Saturday, 13 January 2007

Some days you just have it

This is my first winter of ‘training’ for, as my boyfriend puts it, push-bike riding. He’s not a mountain biker. His idea of cycling is to the pub on his sit-up-and-beg Dawes which has a wonky pedal, ripped leather seat and 3 sturmey archer gears of which only 2 work properly.
Our relationships with cycling couldn’t be more different. He looks pityingly down on me as I struggle up the stairs to our flat with frozen feet and numb hands and then makes me strip in the hallway whether the neighbours are in or not, so I don’t get mud on the kitchen floor. He yells at me when I get bits of leaf and mud in the boot of his car. (It’s bigger than mine so gets borrowed rather a lot). He groans when I creep out of bed early on weekend mornings to get a good ride in before the day really starts and gets cross when I’m too tired for conversation (or anything else) on the evenings when I’ve done an hour of spinning before work and a run straight afterwards. He scowls when the washing machine clunks across the floor and floods the utility room through over work from muddy kit. He shakes his head in disbelief when I explain I want to move so we have a spare room to keep my bikes in.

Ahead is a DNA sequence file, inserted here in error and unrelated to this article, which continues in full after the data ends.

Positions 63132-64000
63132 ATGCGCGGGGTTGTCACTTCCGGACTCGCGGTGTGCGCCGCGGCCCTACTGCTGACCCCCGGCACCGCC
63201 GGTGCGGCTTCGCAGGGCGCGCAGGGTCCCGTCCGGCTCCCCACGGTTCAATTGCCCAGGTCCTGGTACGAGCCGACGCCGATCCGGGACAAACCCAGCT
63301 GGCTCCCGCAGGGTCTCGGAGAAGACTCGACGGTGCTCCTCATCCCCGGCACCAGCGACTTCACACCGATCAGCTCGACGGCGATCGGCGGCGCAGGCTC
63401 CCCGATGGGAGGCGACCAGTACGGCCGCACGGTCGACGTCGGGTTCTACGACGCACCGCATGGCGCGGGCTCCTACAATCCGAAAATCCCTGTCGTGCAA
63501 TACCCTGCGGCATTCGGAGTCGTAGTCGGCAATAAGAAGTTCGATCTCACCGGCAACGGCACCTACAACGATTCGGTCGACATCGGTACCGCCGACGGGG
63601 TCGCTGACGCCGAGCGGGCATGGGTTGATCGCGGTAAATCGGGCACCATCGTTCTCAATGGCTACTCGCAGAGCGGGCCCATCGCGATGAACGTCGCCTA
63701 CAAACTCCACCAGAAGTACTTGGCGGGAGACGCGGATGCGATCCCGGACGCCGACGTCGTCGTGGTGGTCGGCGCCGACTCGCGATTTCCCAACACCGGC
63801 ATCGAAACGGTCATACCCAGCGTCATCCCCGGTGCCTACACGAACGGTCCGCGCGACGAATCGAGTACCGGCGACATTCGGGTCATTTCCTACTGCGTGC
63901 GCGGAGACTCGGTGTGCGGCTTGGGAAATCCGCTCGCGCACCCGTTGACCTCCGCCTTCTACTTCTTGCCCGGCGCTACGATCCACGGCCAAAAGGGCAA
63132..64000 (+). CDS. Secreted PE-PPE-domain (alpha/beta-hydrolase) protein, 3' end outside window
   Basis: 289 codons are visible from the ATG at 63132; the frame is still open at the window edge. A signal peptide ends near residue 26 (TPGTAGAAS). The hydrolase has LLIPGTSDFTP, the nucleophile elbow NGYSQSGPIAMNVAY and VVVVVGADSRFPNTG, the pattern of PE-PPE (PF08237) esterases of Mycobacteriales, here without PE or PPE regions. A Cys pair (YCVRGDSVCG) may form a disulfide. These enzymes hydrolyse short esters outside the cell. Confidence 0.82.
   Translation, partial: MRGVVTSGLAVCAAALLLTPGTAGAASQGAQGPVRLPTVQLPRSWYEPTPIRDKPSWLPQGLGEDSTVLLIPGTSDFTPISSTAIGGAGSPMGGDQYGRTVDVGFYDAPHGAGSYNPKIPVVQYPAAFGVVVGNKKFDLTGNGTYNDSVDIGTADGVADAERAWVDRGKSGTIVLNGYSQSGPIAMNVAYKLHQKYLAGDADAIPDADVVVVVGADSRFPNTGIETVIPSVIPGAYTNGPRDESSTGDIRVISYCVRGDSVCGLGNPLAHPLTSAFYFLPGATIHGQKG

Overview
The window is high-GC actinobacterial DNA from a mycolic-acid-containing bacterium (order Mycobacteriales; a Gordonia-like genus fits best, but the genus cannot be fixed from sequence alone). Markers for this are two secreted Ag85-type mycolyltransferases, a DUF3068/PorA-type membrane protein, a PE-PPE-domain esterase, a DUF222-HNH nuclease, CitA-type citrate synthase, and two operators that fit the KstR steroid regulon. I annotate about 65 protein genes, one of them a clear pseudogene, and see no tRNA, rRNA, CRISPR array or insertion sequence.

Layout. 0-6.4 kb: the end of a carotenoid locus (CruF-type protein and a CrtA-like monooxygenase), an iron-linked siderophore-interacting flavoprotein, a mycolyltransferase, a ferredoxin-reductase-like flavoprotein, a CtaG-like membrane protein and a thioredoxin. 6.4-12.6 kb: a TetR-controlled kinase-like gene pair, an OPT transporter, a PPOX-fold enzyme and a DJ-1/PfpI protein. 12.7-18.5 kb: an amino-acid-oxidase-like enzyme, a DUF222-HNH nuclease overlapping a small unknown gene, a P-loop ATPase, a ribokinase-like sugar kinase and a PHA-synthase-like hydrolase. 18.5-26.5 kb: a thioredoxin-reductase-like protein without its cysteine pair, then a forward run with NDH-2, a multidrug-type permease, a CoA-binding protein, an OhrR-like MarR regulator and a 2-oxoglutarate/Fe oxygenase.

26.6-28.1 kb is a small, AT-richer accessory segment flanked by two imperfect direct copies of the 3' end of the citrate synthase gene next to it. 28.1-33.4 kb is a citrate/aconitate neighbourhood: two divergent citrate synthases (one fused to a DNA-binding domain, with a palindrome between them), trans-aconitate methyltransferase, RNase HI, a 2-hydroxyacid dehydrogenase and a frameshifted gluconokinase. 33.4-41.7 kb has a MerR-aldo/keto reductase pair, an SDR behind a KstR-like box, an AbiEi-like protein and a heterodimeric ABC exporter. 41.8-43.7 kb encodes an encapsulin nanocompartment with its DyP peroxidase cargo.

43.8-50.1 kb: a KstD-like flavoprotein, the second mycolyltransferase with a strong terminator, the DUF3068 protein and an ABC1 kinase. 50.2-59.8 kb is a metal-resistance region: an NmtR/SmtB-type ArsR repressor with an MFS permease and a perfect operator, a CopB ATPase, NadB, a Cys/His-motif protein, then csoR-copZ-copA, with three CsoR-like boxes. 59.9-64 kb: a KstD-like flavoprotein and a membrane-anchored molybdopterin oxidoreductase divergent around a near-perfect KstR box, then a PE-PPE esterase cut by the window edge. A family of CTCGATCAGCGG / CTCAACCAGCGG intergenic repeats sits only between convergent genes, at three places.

But he never tells me to shut up when I describe that incredible ride feeling I have when it all goes to plan. This morning I got back from swift 45 mile a road ride with my local club. I was at the front from the start, trailing the boys up the hills, working hard into the headwind on the flat and eventually feeling my quads screaming tired under my (rather optimistic) ¾ tights as I pushed home - with a smile on the outside and a ‘yessssssss’ on the inside. That feeling he understands well from years of running 10ks and marathons and fighting for the front and not always getting it but when you do… what a feeling.
This morning, stood in sweaty lycra and a helmet fresh from the ride, I drivvled on for minutes about this hill climb and that descent or that corner and the various heart rates at each stage. No scowls, he just looked and smiled and said “keep it up”. As the pressure of work, jobs, responsibility and studies creep into my subconscious like little New Year worry-gremlins, I’ll keep hold of that. I know that cycling keeps me sane and the hours at spinning classes and the soul-destroying winter riding will pay off.


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